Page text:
Clerk is a documentary that looks at the prolific career of Kevin Smith. From his humble beginnings on the set of Clerks to the heart attack that changed his life, the film is a deep dive into the popular director’s career. AIPT spoke with filmmaker Malcolm Ingram about Smith, the documentary, and the importance of friends, family, and fans.
AIPT: What prompted you to make Clerk?
Malcolm Ingram: 25th anniversary, just seemed to make sense. That’s kind of an established benchmark in Kevin’s career. It’s an impressive 25 years and I just figured it’d be a good time to look back.
AIPT: There has been a lot in that 25 years. Was that the initial plan to go as in depth as you did?
Ingram: Yeah. I mean, having somebody who’s been in Kevin’s life since the beginning of his career… I mean, I felt I knew the story I wanted to tell. Kevin was very generous with his trust in me to tell it, and he gave me the freedom to kind of tell the story that I felt I wanted to tell.
The thing with Kevin is he lives a life in public. There’s not a big mystery to Kevin Smith. He’s a very authentic person. Kevin Smith is Kevin Smith. And my job was to tell hopefully a story that was worthy of his incredible career and have it supported by voices. And I didn’t want to just do a yearbook. I didn’t want to bring up just a bunch of talking heads that everybody kind of was expecting. I wanted to surprise people.
It was wonderful to have Richard Linklater. It was wonderful to have Jason Reitman. It was wonderful to have f----n’ Stan Lee. It was wonderful to have Penn Jillette. These are people that mean something to Kevin. Jason Reitman, Ivan Reitman means a lot to Kevin. You know what I mean? Richard Linklater, all these people. So it was wonderful to have all these voices and to also be able to talk to Kevin’s mother, to be able to talk to Scott Mosier, to talk to his wife, his daughter. It was wonderful to kind of have all that access.
AIPT: The connections in Kevin’s life, whether it’s family, friends, fan is a running theme throughout the movie. How important was it to show that part of Kevin Smith?
Ingram: I couldn’t have told the movie without it. Family and friends are such a part of Kevin’s makeup. It’s so much part of who he is. And they’re so important to him that it was incredibly important to have those voices in the movie. And I think that it’s… Walter Flanagan, a lot of his fans know him because he’s been such a… through Comic Book Men and Tell ‘Em, Steve Dave.
Walter Flanagan is a very interesting character. I love Walt Flanagan. I have no idea what Walt Flanagan thinks about me. Not have a reason why it’s anything bad, but I love Walt Flanagan. So to put Walt Flanagan in this movie made me smile, just because he’s so funny. Just his take on things is so genuine.
AIPT: There’s this air of lightheartedness even when discussing heavy topics. Was that something that was intentionally done or did it just kind of come about working with Kevin Smith?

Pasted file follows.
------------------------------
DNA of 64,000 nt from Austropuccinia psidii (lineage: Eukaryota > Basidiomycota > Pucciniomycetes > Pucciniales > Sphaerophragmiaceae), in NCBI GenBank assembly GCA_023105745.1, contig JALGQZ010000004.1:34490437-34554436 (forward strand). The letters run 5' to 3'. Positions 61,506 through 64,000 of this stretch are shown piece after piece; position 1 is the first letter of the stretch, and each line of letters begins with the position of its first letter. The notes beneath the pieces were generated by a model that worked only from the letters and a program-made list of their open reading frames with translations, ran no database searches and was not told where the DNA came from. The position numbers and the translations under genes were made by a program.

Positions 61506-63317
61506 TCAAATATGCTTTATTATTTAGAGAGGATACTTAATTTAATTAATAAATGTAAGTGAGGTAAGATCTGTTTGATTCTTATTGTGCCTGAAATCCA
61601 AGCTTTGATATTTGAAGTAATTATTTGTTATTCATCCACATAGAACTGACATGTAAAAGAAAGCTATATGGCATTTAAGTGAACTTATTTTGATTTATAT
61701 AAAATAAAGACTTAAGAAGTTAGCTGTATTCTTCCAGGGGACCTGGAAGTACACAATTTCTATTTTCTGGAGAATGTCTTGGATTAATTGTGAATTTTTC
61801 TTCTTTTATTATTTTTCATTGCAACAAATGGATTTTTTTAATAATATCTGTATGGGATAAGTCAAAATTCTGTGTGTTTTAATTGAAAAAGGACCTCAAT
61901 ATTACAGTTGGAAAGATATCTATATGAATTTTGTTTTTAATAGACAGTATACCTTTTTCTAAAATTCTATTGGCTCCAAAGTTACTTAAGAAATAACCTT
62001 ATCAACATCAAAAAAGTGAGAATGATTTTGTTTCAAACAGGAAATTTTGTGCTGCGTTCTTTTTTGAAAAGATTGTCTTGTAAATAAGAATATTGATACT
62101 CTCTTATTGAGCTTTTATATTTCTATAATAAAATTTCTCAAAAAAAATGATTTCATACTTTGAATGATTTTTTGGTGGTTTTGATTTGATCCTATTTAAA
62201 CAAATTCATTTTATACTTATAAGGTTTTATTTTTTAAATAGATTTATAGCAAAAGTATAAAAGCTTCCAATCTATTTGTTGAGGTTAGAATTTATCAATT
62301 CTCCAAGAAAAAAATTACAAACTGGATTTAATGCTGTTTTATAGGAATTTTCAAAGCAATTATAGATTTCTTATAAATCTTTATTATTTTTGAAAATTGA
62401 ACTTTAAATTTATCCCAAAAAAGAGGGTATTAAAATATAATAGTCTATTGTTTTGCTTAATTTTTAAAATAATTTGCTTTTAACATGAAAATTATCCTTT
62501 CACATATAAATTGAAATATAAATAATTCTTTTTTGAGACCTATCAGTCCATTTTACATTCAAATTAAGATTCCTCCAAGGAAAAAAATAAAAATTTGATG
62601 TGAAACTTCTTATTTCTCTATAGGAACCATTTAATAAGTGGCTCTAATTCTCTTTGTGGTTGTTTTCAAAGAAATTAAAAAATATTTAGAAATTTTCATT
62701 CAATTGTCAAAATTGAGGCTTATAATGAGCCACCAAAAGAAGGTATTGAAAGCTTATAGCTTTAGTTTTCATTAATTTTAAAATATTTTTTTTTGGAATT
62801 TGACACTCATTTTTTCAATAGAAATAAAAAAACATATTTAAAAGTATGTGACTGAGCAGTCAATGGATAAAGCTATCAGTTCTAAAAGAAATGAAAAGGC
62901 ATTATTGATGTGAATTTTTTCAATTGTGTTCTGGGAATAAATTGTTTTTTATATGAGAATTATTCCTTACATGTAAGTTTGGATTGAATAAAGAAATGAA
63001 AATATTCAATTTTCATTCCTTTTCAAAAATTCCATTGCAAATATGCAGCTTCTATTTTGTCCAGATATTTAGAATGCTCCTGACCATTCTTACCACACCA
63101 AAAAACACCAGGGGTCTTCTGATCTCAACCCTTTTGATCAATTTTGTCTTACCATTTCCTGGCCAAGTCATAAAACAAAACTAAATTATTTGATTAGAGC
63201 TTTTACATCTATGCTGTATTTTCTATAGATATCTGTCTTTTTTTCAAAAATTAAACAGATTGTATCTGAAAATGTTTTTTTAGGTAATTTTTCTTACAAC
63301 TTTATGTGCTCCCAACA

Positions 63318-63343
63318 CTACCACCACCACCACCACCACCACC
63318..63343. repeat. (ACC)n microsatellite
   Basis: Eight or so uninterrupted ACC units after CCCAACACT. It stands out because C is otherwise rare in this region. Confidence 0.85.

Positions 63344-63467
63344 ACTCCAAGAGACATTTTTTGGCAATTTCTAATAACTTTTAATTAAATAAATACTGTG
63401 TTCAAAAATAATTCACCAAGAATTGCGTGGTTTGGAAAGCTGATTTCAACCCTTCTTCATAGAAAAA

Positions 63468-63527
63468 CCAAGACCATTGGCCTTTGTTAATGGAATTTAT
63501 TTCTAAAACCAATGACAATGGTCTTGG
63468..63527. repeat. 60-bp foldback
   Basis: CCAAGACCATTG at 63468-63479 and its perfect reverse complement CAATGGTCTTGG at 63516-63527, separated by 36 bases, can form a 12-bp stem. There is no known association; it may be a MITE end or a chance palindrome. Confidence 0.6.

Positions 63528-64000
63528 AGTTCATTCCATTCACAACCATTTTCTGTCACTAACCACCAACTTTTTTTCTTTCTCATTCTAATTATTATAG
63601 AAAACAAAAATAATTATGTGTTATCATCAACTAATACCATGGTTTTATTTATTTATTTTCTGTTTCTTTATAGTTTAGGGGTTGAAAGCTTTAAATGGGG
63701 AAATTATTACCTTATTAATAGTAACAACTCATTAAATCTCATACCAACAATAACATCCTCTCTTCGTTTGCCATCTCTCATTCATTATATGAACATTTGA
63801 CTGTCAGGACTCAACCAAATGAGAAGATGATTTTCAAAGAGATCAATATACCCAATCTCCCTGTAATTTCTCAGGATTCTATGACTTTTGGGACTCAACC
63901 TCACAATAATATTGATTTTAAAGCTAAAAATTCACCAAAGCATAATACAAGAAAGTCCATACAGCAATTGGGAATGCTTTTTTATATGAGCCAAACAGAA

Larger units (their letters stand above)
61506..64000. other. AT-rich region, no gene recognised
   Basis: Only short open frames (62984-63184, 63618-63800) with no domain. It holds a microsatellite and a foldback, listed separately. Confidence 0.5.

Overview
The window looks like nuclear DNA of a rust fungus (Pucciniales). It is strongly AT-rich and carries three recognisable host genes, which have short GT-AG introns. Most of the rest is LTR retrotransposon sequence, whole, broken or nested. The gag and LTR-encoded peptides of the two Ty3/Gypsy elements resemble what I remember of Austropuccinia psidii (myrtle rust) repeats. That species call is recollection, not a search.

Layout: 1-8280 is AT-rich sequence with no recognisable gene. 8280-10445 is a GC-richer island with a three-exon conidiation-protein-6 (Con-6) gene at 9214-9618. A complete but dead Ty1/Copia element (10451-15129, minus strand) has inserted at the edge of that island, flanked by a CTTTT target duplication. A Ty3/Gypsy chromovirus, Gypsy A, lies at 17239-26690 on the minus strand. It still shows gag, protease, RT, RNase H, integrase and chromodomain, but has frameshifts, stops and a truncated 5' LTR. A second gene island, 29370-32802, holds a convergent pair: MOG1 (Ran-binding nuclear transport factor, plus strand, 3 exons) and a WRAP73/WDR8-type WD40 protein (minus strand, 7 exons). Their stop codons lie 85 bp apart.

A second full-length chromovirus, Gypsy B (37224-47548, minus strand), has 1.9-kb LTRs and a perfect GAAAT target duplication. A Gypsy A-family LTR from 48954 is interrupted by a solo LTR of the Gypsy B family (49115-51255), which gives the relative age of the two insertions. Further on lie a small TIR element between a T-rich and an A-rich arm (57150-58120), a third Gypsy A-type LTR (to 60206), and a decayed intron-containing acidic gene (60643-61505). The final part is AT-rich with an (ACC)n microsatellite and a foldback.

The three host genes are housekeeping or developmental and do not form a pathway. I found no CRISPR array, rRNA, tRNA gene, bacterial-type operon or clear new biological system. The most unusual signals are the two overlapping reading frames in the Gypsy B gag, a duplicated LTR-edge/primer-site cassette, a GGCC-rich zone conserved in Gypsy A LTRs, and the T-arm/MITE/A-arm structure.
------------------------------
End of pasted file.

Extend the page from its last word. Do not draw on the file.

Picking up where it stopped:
Ingram: It’s just a natural part of kind of the way he lives his life. Kevin is one of the funniest people I’ve ever met. He’s just a genuinely funny person, and the humor… He’s also a very sensitive person. Sensitive people cope through humor. When you’re an ultra-sensitive person, humor very much becomes an armor. You kind of finally hone it. So I think there is a great humor and levity through the way Kevin lives his life and conducts his business. And I think that to not have that be part of the film would just, it wouldn’t be truthful to the subject.
AIPT: After the documentary, do you look at his work differently?
Ingram: No. I mean, there’s pre-weed and post-weed. That’s how you break up his career. And no, I mean, I’ve always been… Me and Kevin argue about this all the time. Kevin says if I didn’t know him, that I would be the guy in the basement, like calling him out and f--k him. Because our relationship is, is that I’m very much… I call Kevin on his s--t. I’m kind of proud of that. Although he’s loved by the world, I’m his friend and I’m going to tell him if I feel there’s something that he’s got to hear. He doesn’t always like it.
No, I like Kevin’s work. I am a fan of Kevin Smith’s works, and I have a great respect for his work, but I don’t look at it differently, no.
AIPT: What do you want audiences to take out of Clerk?
Malcolm Ingram: Ultimately, I just want them to enjoy it. Like I want them to hopefully see Kevin through my eyes as somebody who’s kind of watched his friend grow into this incredible presence in pop culture. What Kevin has built is impressive. And I hope that I’ve done justice in sharing it with people.
SXSW is March 16 – March 20. Tickets and a full lineup can be found here.
Like what we do here at AIPT? Consider supporting us and independent comics journalism by becoming a patron today! In addition to our sincere thanks, you can browse AIPT ad-free, gain access to our vibrant Discord community of patrons and staff members, get trade paperbacks sent to your house every month, and a lot more. Click the button below to get started!